SMALL and medium-sized enterprises – SMEs – are reluctant to expand overseas, with only a quarter planning to increase their international sales over the next year, according to a Baker Tilly survey.
It found that the main reason holding businesses back is perceived cost, with 90 per cent of the 750 respondents indicating that international expansion would be too expensive, while 70 per cent said they feared a loss of control.
The survey showed a marked difference between London and the rest of the UK.
While almost half of London-based SMEs were active internationally, in most other regions, the equivalent figure was generally between 20 to 30 per cent, with 29 per cent in the South.
The survey found that some industry sectors were more active in international markets.
Between 60 to 70 per cent of manufacturing, food and drink, and energy and natural resources companies reported that they have international or export operations, and over 50per cent of manufacturing and energy and natural resources businesses said they plan to do even more overseas next year.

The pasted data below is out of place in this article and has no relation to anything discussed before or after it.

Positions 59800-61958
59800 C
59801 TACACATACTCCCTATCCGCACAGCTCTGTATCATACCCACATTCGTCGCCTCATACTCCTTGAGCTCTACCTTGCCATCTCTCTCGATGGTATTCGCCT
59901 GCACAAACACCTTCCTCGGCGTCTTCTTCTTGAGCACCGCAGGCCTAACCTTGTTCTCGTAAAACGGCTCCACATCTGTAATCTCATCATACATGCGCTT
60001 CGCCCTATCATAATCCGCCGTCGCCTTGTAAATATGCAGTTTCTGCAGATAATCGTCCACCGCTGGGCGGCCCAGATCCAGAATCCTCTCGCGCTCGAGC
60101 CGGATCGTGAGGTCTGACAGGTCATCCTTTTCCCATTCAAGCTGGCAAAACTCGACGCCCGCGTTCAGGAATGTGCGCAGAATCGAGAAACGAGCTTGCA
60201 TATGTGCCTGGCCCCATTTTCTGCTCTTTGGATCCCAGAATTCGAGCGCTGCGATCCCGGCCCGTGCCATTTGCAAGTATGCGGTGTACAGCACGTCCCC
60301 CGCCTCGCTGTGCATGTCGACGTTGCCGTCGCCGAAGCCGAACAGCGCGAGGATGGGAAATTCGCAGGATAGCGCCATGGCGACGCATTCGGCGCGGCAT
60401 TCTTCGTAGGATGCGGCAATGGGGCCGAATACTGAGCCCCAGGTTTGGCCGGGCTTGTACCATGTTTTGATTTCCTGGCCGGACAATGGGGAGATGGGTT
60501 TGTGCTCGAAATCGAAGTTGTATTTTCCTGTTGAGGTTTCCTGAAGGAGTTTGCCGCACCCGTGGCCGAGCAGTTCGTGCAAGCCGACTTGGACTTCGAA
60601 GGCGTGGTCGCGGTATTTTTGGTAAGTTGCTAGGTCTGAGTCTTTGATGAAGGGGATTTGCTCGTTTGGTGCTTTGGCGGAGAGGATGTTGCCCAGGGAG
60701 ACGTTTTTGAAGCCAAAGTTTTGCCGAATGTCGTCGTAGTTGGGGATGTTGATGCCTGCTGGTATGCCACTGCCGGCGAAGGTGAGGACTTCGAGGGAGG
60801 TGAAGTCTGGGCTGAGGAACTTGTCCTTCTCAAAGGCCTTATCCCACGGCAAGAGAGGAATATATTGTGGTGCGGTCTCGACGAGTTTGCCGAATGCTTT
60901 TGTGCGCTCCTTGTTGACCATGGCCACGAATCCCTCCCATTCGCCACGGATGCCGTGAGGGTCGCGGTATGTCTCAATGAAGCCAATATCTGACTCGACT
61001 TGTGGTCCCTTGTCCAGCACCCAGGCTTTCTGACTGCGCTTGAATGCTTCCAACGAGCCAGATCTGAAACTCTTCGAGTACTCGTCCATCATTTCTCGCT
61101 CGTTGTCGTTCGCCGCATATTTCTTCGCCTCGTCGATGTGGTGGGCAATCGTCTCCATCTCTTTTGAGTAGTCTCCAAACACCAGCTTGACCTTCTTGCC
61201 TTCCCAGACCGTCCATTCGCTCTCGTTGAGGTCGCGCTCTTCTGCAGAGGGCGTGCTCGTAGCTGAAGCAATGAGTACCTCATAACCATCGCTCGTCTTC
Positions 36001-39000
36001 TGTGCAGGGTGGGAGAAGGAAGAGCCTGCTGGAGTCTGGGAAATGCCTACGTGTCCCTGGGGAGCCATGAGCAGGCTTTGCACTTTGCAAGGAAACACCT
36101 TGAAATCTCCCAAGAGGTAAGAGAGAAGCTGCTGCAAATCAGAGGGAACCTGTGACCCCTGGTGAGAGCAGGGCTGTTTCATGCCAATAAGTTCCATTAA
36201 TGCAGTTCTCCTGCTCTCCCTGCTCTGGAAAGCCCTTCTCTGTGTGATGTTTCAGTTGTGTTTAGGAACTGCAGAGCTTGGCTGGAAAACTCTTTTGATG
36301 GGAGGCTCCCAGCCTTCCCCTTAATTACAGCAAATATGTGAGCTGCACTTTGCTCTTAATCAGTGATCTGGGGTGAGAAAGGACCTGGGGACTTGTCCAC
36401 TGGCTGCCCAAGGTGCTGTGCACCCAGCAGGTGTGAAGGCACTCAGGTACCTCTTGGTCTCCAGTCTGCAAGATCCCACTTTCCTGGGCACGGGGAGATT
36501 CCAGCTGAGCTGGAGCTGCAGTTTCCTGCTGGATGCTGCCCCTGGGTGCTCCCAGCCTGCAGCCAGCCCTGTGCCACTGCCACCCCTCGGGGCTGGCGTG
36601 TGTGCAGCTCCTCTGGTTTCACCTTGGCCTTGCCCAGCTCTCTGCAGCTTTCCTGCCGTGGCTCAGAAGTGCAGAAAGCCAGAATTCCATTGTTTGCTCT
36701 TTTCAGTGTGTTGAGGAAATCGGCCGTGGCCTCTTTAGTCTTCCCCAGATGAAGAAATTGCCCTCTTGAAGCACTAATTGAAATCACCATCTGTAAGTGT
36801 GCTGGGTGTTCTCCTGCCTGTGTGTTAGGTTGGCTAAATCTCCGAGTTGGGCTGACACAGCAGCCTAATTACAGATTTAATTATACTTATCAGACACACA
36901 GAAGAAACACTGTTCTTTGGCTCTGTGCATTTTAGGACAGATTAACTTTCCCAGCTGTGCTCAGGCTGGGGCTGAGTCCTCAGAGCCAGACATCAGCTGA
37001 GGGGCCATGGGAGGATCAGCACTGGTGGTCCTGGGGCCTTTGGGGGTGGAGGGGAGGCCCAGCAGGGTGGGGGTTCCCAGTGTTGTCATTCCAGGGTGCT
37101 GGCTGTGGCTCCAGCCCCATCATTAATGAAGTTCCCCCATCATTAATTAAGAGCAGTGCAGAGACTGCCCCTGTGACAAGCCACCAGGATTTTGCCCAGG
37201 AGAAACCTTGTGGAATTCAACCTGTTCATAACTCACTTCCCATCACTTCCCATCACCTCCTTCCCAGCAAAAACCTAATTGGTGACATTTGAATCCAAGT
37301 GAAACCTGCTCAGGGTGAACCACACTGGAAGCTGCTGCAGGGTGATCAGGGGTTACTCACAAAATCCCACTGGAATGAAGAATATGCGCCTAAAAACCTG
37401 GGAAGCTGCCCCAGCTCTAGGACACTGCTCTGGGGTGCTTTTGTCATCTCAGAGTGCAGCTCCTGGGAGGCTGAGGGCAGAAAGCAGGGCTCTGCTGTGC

Baker Tilly’s Head of Corporate Finance for the South, Kirsty Sandwell, said: “Overseas expansion can be a great opportunity for some, but there are pitfalls for the inexperienced or unprepared, and businesses would be wise to seek advice and take advantage of the networks and opportunities provided by UK Trade and Investment or the British Chambers of Commerce.
“One opportunity that is often overlooked is expanding through cross border mergers and acquisitions.
“This is normally perceived as high risk but in some cases, it can be the low risk option, providing the best way of breaking into an unfamiliar market rather than trying to build from scratch.
“As business confidence improves, M&A activity could increase this year, although a risk-averse attitude can be seen in the smaller value deals being done.”